Immune molecules have been discovered recently to play critical roles in the development, function, and plasticity of the cerebral cortex. MHC class I (MHCI) molecules are expressed in the central nervous system and regulate activity-dependent refinement of visual projections during late postnatal development. They have also been implicated in neurodevelopmental diseases such as schizophrenia and autism. Despite the excitement generated by these unique roles for immune proteins in the brain, little is known about how these molecules regulate cortical connections. The first step toward elucidating the mechanismis to identify the spatial and temporal distribution of MHCI proteins throughout development. Using a pan-specific antibody that recognizes many MHCI variants for biochemistry and immunohistochemistry, we found that MHCI proteins are expressed in the rat visual cortex at all ages examined - during the peak of synaptogenesis, the critical period of synaptic refinement, and adulthood. Their abundance in the cortex peaked during early postnatal development, declining during periods of plasticity and adulthood. In contrast to current assumptions, pre- and postembedding immunogold electron microscopy (EM) revealed that MHCI proteins were present both pre- and postsynaptically at all ages examined. They were often found in the postsynaptic density and were closely associated with synaptic vesicles in the presynaptic terminal. These results suggest a previously undescribed model in which MHCI molecules function on both sides of the synapse to regulate connectivity in the mammalian visual cortex before, during, and after the establishment of connections.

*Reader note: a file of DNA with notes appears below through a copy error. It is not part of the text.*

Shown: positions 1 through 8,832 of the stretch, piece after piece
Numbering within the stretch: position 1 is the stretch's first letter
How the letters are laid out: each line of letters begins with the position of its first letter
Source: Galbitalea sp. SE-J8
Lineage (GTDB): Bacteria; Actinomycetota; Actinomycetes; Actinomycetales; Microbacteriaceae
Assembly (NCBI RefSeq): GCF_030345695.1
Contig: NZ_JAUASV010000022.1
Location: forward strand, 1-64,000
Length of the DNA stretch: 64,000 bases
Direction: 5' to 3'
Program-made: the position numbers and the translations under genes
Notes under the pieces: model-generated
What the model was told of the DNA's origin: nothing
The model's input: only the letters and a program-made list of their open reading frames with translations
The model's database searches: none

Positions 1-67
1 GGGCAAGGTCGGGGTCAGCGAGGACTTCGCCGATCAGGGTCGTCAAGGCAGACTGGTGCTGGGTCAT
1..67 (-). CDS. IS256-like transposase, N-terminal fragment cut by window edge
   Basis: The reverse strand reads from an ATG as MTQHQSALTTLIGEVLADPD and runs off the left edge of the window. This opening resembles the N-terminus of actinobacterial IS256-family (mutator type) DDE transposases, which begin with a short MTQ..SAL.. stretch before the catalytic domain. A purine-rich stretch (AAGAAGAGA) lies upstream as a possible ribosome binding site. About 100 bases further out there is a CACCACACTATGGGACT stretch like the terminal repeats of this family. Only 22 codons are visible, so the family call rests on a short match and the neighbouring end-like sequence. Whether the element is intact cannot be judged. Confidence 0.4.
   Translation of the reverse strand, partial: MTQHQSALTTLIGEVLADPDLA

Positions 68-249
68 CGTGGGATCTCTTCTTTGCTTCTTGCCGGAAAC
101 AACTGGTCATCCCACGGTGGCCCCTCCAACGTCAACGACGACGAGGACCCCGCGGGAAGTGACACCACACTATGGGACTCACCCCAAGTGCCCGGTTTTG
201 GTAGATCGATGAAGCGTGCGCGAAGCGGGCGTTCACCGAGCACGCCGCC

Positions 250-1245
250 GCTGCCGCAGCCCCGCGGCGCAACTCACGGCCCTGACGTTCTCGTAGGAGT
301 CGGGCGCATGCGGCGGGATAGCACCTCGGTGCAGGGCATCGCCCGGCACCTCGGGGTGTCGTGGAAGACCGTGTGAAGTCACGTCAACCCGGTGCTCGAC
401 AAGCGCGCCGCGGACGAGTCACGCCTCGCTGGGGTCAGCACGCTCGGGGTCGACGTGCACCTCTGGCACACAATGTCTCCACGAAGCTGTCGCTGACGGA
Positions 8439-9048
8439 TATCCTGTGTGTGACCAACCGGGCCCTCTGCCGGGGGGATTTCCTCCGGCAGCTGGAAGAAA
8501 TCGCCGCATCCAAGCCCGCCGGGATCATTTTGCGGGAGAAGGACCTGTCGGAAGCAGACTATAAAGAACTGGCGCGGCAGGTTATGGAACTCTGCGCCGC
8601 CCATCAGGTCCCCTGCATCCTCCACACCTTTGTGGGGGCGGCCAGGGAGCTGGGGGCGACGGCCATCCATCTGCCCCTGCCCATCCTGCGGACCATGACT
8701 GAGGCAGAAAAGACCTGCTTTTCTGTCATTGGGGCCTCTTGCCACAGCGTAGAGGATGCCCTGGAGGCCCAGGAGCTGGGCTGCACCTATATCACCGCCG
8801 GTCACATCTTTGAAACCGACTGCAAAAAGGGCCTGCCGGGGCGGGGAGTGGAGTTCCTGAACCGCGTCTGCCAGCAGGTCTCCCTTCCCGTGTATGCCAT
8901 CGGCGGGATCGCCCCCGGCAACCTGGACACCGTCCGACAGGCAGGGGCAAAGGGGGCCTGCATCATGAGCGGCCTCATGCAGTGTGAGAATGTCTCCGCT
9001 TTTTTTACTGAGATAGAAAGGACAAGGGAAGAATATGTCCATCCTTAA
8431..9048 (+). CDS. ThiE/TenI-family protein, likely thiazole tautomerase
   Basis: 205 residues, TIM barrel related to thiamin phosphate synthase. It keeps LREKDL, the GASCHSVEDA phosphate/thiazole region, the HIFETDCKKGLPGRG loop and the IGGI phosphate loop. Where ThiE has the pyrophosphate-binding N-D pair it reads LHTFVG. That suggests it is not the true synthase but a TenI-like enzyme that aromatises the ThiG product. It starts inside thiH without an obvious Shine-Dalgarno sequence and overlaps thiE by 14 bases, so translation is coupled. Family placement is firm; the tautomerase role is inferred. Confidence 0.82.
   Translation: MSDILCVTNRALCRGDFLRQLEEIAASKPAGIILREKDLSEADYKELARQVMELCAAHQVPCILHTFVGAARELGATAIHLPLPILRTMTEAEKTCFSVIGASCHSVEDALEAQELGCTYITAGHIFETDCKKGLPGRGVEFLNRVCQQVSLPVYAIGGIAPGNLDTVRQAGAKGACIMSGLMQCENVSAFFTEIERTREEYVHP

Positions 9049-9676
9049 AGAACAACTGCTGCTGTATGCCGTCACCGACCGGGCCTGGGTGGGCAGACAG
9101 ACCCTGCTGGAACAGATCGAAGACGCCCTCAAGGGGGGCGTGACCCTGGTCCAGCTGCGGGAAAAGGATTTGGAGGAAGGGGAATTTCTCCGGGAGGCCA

|Original language||English (US)|
|Number of pages||6|
|Journal||Proceedings of the National Academy of Sciences of the United States of America|
|State||Published - Sep 28 2010|
- Synapse elimination
- Synapse formation
ASJC Scopus subject areas